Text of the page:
Once on the open fell the object of our walk appeared on the horizon across boggy terrain. The Great Stone of Fourstones stands on the Lancs/Yorks boundary. Known locally as ‘the big stone’, it is a glacial erratic gritstone. Originally as the name suggests there were three others which were broken up by farmers, but I can find no reference as to any dates or why one stone survived. A feature of the stone is a set of worn steps carved into the side, easier to climb than descend. I remember playing here with my children and finding more adventurous ways to the top. Today we were entertained with an ascent by a passing motorcyclist in his unsuitable footwear. The stone is covered in carved graffiti.
Leaving here we weaved a way across the fell to descend past interesting farms with the dramatic view of the Yorkshire hills ahead of us.
Gragareth, Whernside, Ingleborough and Penyghent.
A late lunch was taken sat on a couple of stones only to pass a perfect wooden seat within a hundred yards. This is a frequent occurence on walks which remains an unexplained quandary.
From time to time we were strafed by Chinook type helicopters which had the conversation ranging to ‘Mash’ – Hawkeye, Hot lips and Radar. We are of a certain generation.
Back on the River Wenning we bypassed Higher Bentham village using a lane by riverside mill cottages. Once through another large caravan park we took paths on the north side of the river to Lower Bentham.
Sleepy Lower Bentham.
Yet another interesting walk in unfamiliar territory. Are there more in this area?
“I may not have gone where I intended to go – but I think I’ve ended up where I needed to be” Douglas Adams.
As I slogged up the steep lane out of Stainforth I was regretting the good and filling breakfast I’d just eaten in The Craven Heifer. I’d had a quick look around the churchyard, crossed the stepping stones over the beck and then followed the Pennine Bridleway signs. At the top of the lane was a gate giving access to some more spectacular waterfalls – Catrigg Foss. A placid beck wanders through upper pastures before disappearing into woods. Looking down from the top only revealed a very steep ravine with the water rushing way down below, it was time to explore the lower reaches by a steep path. The falls tumble down in two stages through vertical strata. A magic place to while away time.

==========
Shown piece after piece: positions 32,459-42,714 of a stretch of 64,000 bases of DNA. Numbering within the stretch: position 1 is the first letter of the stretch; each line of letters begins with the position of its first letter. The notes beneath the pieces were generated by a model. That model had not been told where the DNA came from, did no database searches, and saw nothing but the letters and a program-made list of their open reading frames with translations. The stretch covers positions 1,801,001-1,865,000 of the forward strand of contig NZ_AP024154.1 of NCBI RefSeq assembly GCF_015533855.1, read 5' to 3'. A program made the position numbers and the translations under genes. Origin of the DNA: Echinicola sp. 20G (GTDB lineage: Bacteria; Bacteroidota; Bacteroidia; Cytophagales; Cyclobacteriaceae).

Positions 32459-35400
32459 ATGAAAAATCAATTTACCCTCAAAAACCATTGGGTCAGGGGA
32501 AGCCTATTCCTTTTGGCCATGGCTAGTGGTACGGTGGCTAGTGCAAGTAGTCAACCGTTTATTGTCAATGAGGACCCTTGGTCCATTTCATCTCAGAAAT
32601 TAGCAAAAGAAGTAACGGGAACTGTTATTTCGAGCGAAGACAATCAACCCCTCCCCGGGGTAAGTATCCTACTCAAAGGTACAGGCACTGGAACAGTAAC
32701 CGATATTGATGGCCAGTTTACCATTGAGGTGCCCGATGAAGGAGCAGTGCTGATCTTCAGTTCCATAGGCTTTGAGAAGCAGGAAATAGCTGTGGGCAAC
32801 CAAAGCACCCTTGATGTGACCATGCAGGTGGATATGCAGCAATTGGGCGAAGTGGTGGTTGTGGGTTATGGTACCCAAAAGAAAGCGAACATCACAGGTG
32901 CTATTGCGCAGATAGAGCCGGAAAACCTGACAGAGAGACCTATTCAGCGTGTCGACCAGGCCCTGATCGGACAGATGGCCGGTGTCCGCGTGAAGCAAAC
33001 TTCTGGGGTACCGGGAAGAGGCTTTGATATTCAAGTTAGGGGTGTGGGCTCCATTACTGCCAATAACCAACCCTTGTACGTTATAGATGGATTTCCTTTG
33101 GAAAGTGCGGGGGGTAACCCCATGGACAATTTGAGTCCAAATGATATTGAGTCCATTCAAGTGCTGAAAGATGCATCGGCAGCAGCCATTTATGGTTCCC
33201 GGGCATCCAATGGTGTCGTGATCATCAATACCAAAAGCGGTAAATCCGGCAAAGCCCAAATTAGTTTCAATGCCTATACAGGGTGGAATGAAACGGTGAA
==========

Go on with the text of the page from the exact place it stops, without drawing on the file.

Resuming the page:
Back on the Pennine Bridleway, I cross fields to reach a footpath going towards Attermire, passing a prominent erratic on the way. The day was not looking good with low cloud covering all the tops, down to about 400m. The bridleway I was intending to follow would be in the mist all the way to Ryeloaf Hill which couldn’t be seen – my resolve faltered. I was close to Jubilee Cave so I thought I would climb up to have a look not having been here for years. The two entrances were obvious and I went into the main one but didn’t explore further. This cave and several others in the area have been excavated finding animal bones from before the last ice age and evidence of early human since. There is a large platform area outside the cave, more evidence of human activity, where I sat and had a coffee and debated the day. Why not explore a few more caves at Attermire and then take a shortcut to Rye loaf if the cloud lifts.